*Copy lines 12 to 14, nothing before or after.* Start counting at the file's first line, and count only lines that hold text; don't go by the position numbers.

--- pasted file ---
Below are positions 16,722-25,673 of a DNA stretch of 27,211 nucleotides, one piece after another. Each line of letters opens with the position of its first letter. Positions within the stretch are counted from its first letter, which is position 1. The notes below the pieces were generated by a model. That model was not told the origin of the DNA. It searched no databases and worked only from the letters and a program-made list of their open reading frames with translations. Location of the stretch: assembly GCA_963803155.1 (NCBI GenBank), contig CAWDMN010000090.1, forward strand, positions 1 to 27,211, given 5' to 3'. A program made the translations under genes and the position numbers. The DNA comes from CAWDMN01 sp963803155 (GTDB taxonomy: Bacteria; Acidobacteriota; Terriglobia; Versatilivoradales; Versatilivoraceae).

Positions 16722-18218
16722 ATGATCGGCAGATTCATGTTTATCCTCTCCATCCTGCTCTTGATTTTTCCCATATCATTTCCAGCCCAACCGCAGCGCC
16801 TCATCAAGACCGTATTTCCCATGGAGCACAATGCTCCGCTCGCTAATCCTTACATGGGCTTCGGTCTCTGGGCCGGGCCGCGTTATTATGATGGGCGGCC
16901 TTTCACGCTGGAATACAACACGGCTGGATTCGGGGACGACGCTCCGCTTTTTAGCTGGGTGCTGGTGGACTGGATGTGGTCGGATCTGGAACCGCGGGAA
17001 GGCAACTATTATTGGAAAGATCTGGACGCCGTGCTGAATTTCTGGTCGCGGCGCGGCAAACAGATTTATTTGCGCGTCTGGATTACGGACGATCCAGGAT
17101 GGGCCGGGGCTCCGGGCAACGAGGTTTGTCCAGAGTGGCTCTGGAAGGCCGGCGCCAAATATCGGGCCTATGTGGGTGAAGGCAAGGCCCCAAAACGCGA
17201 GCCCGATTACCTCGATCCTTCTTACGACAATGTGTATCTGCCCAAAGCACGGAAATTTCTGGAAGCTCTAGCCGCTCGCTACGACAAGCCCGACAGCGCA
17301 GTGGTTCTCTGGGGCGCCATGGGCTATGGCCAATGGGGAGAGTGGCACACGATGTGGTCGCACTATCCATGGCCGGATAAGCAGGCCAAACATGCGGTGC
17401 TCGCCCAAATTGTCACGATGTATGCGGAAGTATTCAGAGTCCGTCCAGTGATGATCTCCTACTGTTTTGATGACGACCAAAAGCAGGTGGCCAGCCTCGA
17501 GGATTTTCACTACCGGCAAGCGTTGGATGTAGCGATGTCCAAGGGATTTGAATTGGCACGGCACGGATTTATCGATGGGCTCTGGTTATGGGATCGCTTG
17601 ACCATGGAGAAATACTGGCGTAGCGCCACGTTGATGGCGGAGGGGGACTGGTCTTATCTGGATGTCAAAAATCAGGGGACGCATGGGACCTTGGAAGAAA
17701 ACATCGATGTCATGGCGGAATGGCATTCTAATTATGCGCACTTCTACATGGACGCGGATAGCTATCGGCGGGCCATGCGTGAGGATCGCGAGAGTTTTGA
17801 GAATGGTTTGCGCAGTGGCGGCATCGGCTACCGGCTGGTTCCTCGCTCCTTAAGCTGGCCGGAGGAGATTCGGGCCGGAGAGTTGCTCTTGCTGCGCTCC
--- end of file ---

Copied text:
17601 ACCATGGAGAAATACTGGCGTAGCGCCACGTTGATGGCGGAGGGGGACTGGTCTTATCTGGATGTCAAAAATCAGGGGACGCATGGGACCTTGGAAGAAA
17701 ACATCGATGTCATGGCGGAATGGCATTCTAATTATGCGCACTTCTACATGGACGCGGATAGCTATCGGCGGGCCATGCGTGAGGATCGCGAGAGTTTTGA
17801 GAATGGTTTGCGCAGTGGCGGCATCGGCTACCGGCTGGTTCCTCGCTCCTTAAGCTGGCCGGAGGAGATTCGGGCCGGAGAGTTGCTCTTGCTGCGCTCC